Malaysia’s Food Manufacturing Industries Productivity Determinants


This study attempts to fill the gap in existing research on the drivers of total factor productivity growth (TFPG) in Malaysian food industries by employing a parametric statistical method and applying it to the country’s food-manufactur- ing sector. Based on the model, the factors affecting output growth in Malaysian food industries are individual contributions of capital, labour, and materials, as well as the combined contributions of the quality of these inputs expressed as TFPG. Our results for the food-manufacturing sector depict characteristically low productivity levels. The contribution of TFP growth for 13 out of 27 food industries was negative during the full period of analysis (1971-2000) and the sub-period 1987-2000. Eleven industries were found to have contributed negatively to TFPG over 1971-1979 and 1980- 1986. What explains our findings is the low quality of inputs into these food industries, which are input-driven rather than TFPG-driven.

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Ahmed, E. (2012) Malaysia’s Food Manufacturing Industries Productivity Determinants. Modern Economy, 3, 444-453. doi: 10.4236/me.2012.34057.

1. Introduction

The food manufacturing industry in Malaysia plays a significant role in the economy. It serves not only as a source of employment but also a market outlet and added value for primary agricultural products. Under the Industrial Master Plan (IMP) for 1986-1995, the food processing industry was identified as a top priority for industrial development. This was determined on the basis of its potential contribution to manufacturing development, particularly with respect to employment generation, foreign exchange saving and value added creation. In addition, the rationale for the development of this sector lies with the fact that the industry has a strong linkage with other sectors of the Malaysian economy (MIDA) [1].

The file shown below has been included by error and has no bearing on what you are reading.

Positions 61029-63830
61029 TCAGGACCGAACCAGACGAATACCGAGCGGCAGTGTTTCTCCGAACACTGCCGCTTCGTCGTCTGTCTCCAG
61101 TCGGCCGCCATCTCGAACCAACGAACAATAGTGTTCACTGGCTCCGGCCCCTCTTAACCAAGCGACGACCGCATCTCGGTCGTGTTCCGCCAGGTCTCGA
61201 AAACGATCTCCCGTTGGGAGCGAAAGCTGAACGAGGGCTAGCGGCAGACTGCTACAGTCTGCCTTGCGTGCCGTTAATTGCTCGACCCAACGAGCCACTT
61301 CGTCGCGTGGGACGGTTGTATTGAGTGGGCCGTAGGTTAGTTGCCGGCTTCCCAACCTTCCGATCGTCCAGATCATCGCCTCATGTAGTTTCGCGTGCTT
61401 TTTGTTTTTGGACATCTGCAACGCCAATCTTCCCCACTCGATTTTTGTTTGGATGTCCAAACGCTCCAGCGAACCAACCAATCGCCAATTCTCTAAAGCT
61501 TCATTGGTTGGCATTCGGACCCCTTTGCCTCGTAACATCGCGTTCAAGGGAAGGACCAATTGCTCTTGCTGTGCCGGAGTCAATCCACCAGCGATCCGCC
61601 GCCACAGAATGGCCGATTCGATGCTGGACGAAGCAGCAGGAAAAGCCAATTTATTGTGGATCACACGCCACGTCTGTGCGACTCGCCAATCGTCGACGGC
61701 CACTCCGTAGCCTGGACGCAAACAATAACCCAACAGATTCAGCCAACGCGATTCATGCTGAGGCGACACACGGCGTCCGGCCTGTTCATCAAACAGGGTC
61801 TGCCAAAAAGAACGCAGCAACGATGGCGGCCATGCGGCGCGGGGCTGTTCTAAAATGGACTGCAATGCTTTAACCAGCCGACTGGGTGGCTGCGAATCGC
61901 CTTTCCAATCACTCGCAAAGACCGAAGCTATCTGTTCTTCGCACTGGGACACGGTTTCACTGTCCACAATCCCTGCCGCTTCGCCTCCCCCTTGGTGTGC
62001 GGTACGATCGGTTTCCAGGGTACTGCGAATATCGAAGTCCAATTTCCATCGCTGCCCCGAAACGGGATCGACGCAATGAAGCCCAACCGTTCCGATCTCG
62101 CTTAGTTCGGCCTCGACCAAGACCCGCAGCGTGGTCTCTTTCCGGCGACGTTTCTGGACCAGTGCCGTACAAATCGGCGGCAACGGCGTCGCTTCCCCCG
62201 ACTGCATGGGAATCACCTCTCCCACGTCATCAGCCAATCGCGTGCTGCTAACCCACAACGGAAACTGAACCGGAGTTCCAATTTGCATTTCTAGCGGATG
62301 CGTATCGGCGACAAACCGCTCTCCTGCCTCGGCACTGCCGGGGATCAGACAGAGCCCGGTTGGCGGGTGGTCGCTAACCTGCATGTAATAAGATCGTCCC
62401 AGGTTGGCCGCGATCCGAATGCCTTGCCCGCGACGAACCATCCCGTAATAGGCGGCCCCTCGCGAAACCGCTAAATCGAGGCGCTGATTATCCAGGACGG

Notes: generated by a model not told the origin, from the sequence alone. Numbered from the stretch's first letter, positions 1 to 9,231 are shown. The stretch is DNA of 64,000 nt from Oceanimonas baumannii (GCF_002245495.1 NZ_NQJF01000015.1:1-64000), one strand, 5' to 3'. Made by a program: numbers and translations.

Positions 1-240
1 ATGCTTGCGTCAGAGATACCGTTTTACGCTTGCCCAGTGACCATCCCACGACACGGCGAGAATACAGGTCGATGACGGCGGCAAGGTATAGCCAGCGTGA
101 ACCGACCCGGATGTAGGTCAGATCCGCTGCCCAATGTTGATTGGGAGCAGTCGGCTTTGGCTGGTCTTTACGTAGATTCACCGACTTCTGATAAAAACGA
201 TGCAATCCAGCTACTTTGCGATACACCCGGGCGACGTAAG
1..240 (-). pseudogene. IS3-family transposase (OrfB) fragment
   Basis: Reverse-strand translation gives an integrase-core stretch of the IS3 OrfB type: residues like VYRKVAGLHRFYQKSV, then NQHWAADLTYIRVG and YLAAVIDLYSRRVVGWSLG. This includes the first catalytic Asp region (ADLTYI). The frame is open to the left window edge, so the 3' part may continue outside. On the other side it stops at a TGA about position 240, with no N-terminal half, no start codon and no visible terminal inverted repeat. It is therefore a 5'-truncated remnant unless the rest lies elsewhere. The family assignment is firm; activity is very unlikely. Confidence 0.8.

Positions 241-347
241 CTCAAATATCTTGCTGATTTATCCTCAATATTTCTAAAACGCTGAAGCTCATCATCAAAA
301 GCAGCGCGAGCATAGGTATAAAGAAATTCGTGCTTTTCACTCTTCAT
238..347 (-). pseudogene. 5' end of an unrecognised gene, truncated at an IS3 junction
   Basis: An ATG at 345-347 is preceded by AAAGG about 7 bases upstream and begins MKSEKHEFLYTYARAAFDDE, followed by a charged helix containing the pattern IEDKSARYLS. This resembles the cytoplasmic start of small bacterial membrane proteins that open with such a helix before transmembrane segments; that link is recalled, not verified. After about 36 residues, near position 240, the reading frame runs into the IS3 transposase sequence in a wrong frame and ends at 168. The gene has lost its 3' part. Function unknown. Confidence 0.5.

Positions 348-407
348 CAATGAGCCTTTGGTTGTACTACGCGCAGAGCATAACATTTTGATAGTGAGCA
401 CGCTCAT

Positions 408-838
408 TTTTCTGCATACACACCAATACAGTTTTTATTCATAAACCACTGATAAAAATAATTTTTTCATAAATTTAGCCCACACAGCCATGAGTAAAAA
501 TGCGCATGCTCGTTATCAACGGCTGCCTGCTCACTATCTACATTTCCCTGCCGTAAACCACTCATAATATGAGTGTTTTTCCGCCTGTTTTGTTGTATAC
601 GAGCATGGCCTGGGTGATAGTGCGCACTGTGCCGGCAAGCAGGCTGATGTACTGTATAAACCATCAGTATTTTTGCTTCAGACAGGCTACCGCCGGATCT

Food, a basic necessity, has always provided ample opportunities for investment. These opportunities were given a boost when the Malaysian Government chose the food-processing sector as a priority sector in the context of its industrial policy. The Government’s intentions were to see further growth of the local food-processing sector, especially through the utilisation of the local raw materials. Relevant government policies such as the National Agricultural Policy (NAP) and the first and second IMPs (for 1986-1995 and 1996-2005) were established to promote and provide direction for the development of the sector.

There is however a dichotomy in the structure of the Malaysian food processing sector. On the one hand, Malaysia has large food industries, which are well organised and use modern technologies. With ample capitalisation, they are in a position to keep abreast of the dynamic changes taking place in the sector; however, a large proportion of their raw material inputs are imported. On the other hand, the country has many labour-intensive medium and small industries (SMIs) which rely on lowlevel technologies. These SMIs are usually characterised by low levels of capitalisation, inefficient management, and constraints in access to credit, marketing, and supply of raw materials and labour. According to a 1990 survey by the Ministry of International Trade and Industry (MITI), [2] the food SMIs constitute the largest group among these, amounting to 32 percent of all SMIs (MIDA) [1].

We note a striking growth differential between this sector and other manufacturing industries in Malaysia MIDA, [1]. A number of factors are responsible for the imbalance, ranging from industry-related problems such as inconsistent supply and low quality of raw materials, high labour costs and lack of skilled manpower, difficulties in securing finance and poor technological inputs, to problems relating to changes and implementation of government policies for industrialisation.

Our study attempts to fill this gap by providing a parametric statistical analysis based on the growth decomposition framework, which employs the Translog Divisia Index approach developed by Jorgenson et al. [3], and applying it to assess productivity performance in Malaysian food manufacturing industries over 1971-2000.